Appellant's testimony was substantially corroborated by his wife and by one David Cooley. However, Mr. Cooley's testimony was impeached by a prior inconsistent statement.

The evidence for the state was largely circumstantial as none of its witnesses saw anything after the initial blow struck by appellant with the pool cue. However, one witness did testify that she did not see the deceased reach into his pocket before appellant hit him, although she was watching at the time. Other than this, the state largely relied upon the photographs of the deceased and testimony regarding his wounds to establish that appellant was the aggressor and beat the deceased much more severely than he admitted.

After carefully considering the evidence, we are of the opinion that there was sufficient evidence for the jury to find appellant guilty of murder. Consequently, we reject this assignment of error.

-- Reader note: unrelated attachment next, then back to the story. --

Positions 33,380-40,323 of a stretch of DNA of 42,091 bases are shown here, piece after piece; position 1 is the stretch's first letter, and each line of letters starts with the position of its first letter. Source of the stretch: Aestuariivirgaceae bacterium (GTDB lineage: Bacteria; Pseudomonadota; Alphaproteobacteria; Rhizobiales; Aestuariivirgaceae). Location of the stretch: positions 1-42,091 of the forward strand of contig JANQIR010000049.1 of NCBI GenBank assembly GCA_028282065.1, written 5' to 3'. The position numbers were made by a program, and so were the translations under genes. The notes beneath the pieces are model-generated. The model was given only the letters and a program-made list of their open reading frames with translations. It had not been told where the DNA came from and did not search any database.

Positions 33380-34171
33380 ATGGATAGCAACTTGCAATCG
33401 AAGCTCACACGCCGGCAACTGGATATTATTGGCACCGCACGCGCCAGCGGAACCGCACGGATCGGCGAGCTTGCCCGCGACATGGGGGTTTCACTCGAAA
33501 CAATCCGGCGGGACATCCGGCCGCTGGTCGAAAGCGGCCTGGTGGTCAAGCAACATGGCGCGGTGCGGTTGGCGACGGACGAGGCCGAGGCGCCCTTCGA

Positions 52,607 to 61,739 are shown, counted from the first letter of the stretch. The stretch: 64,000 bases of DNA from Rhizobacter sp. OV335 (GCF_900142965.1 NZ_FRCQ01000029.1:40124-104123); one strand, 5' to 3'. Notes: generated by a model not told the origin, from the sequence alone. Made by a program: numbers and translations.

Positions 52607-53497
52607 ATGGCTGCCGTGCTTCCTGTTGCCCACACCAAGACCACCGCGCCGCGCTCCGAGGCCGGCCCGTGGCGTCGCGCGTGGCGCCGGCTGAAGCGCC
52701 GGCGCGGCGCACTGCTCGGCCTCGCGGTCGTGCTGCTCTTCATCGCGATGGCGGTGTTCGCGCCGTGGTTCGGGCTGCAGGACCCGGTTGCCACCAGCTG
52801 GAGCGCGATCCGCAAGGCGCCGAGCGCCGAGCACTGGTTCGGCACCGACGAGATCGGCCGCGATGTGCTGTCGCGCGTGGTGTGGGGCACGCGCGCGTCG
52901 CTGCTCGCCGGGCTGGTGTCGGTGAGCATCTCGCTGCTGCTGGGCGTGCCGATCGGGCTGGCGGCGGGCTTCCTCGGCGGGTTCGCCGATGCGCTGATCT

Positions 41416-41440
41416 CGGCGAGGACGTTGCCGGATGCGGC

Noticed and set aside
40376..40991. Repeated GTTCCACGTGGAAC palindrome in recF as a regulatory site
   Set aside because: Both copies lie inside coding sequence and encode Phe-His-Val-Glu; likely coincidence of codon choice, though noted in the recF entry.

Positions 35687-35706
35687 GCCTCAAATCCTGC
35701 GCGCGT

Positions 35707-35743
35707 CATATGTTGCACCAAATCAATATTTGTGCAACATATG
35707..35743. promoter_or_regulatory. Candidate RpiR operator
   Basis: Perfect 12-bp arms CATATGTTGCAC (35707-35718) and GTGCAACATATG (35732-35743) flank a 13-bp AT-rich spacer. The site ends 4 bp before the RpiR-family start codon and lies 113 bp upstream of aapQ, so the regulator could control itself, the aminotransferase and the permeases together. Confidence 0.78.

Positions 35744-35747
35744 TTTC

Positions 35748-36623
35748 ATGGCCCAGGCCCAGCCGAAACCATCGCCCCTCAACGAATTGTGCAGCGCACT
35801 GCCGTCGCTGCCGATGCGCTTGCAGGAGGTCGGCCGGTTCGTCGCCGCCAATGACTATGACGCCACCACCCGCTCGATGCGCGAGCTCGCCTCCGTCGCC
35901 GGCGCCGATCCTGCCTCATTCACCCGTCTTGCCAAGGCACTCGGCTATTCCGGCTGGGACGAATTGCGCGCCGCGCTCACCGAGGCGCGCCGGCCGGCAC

Appellant next contends that the trial court erred in allowing the introduction of photographs taken of the nude body of the deceased showing wounds caused by others at a time prior to the altercation between the deceased and the appellant.

The photographs of which appellant complains are one of the deceased's face, which exhibits a large gash on the forehead; one of the back of deceased's head, which shows a gash behind the left ear; one which shows the two bullet wounds in the thigh which caused the death; and one which shows how the deceased's right earlobe was almost severed. There was testimony that prior to the altercation between the deceased and appellant, the former had a large bandage on his forehead, a stab wound in his chest, bruise marks about his neck, a bruise behind his left ear, and a bullet lodged in his skull from a wound suffered much earlier.